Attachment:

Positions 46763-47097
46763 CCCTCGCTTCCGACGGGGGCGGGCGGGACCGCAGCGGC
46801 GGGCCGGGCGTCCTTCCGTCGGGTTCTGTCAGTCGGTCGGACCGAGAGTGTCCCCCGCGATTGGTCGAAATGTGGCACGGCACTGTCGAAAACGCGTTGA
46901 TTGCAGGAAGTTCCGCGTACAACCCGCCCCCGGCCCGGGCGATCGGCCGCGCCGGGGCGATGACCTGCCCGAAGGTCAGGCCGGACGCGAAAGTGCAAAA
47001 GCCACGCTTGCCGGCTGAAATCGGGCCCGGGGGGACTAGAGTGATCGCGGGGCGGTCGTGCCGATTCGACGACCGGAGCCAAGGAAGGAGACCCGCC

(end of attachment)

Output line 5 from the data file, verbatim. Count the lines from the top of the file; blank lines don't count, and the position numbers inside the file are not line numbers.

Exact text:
47001 GCCACGCTTGCCGGCTGAAATCGGGCCCGGGGGGACTAGAGTGATCGCGGGGCGGTCGTGCCGATTCGACGACCGGAGCCAAGGAAGGAGACCCGCC